“Should women work or stay home?” is not an age-old dilemma, says historian Christopher Lasch. Rather, it is an idea that bloomed in a particular time and place and may shrivel and die now (or to the extent that) both have changed.
First, he takes aim at the idea that women at work (“work” as a stand-in, somehow, for all that is not housework and childcare) is something new:
“In reality, full-time motherhood — the rejection of which touched off the latest wave of feminist agitation in the sixties — was something new and historically unprecedented.”
He plays a little fast and loose with terms here, and I wish he had precisely defined “full-time motherhood.” (What is it, housework? childcare? teaching?). Still, if he’s saying, as I think he is, that the phenomenon of a stay-at-home-mom who works exclusively and/or primarily on projects related to her own home and children (what I think he means by “full-time motherhood”) is a novel and localized concept, born in the suburbs of the American 1950s, then that’s radical, because it would mean that the role isn’t traditional and can’t be defended as such. It would be modern and thus suspect to traditionalists for all the usual reasons.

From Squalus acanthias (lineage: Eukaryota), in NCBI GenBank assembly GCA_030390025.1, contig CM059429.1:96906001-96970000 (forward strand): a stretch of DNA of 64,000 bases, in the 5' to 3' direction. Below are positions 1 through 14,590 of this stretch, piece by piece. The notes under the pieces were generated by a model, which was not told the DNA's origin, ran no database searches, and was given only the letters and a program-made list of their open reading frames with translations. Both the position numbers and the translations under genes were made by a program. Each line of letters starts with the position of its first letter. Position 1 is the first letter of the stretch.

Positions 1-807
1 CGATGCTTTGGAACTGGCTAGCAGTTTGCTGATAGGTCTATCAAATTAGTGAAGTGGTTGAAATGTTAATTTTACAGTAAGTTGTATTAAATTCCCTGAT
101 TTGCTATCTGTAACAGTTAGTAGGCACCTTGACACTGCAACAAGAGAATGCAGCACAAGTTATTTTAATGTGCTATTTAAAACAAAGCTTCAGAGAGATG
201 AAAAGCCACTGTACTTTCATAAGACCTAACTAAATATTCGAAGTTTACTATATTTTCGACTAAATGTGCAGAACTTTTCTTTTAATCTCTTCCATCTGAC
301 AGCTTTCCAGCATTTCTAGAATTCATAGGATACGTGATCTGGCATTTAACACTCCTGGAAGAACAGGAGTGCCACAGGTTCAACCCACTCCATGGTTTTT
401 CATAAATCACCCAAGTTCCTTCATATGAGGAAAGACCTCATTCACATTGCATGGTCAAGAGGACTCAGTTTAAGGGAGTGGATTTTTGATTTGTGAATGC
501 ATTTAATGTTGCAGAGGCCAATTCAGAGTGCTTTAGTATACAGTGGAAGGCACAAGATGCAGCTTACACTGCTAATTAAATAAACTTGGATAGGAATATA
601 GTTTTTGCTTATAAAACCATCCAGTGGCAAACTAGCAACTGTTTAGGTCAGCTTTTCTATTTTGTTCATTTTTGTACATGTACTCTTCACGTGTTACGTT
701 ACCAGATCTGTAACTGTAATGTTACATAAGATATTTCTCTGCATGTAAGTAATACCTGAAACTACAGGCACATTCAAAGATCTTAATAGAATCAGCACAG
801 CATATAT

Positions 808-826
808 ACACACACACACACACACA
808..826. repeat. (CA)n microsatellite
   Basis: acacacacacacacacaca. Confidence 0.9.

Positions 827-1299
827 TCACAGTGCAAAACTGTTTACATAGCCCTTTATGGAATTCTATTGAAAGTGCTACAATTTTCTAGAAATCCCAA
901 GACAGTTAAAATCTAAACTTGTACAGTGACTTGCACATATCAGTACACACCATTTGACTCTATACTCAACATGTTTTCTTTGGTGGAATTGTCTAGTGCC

That full-time motherhood “was something new and historically unprecedented” is a historical claim, and could be contested, once we get the terms straight. Has it been contested? It would be good to try to get that right so we can proceed with thinking through what we can and should do now.